If you've never tried heating your home with wood before, I'd suggest getting one or even two cheap and simple woodburning stoves first. Try those for a year or two, and then consider upgrading to a full-blown outdoor furnace set-up. It's just my personal experience, but from what I've seen people who gradually shift away from propane or electric heating tend to have more success than people who dive in whole-hog before they really get a taste for it.

Plus, that way if you find you don't like it in the first year, you've invested a lot less with a woodburning stove or two, than with all the plumbing and things required with a boiler system.
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Irwin
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« Reply #12 on: August 24, 2008, 09:43:55 AM »

All heat sources are different. Wood will heat me up faster then oil or electric. It takes me about four cord's a year. Wood is a dryer heat then oil so I would put a tea pot of water on the wood stove. I had to live where there was electric heat only and I had a problem with the grandkid's getting cold's went back to wood and the problem was gone.
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« Reply #13 on: August 24, 2008, 10:44:56 AM »

There is no comparing indoor wood stoves with outdoor wood furnaces.  At least from the "feeling" stand point.   I guess having a small indoor will get you the experience of cutting wood and such, but that is about it.   In fact,  you might be turned off by an indoor woodstove because of the smoke, dirt, ashes that end up in your house.  With the outdoor wood furnace,  you get none of the mess in the house,  and the heat "feels" the same as your furnace because you are just pumping hot water from the outdoor furnace to your current heating system.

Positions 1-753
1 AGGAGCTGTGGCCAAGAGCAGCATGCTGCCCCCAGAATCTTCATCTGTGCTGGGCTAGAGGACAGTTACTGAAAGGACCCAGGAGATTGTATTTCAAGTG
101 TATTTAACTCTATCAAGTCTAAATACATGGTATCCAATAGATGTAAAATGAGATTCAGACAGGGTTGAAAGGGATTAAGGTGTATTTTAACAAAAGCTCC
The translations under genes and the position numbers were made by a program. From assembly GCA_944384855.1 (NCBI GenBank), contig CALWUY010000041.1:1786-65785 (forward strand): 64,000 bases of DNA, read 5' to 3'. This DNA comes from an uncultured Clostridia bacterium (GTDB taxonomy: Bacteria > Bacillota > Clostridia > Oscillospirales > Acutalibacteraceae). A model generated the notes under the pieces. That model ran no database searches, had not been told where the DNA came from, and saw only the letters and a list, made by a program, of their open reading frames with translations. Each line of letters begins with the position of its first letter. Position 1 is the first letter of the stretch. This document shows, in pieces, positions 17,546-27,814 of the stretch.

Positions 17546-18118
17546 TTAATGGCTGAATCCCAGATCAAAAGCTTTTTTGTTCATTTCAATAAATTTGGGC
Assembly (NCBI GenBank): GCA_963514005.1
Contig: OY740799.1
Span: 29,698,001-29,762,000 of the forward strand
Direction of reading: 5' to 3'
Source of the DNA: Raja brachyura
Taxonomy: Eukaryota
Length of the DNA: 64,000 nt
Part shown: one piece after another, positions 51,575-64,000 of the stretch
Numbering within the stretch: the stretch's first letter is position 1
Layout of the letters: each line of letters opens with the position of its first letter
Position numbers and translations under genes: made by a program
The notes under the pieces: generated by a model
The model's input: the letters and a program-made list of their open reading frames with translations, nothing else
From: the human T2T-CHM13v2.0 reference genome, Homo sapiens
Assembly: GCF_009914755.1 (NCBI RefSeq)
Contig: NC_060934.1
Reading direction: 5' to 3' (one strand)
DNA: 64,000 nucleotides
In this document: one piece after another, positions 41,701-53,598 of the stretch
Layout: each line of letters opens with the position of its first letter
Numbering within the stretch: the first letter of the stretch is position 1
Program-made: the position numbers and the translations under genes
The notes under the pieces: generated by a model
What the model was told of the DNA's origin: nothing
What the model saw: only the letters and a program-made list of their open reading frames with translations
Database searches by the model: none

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RogerB
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« Reply #14 on: August 24, 2008, 11:16:40 AM »

We've heated 1800 Sq Ft with a Taylor outside heater for 5 or 6 years.  We had heated with an insert previously.  As Rob said, it's a lot cleaner than hauling the wood through the house.  Another advantage is the size of the wood. If you can lift it, you can burn it.  They aren't very efficient but if your wood is free and your health is good it's a no-brainer.    Our combined gas and electric Duke Energy bill in the Cincinnati area last winter ran about $140 to $150.

Although I've never had a breakdown, one of the strong selling points of the Taylor was that all the parts are carried buy Grainger.

The negative is that I'll be 67 in October and I wonder how much longer I can keep this up.

Roger
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« Reply #15 on: August 24, 2008, 11:27:21 AM »

I see people around (new people, up from the city) here buying those out door furnaces and don't see where they are saving any money.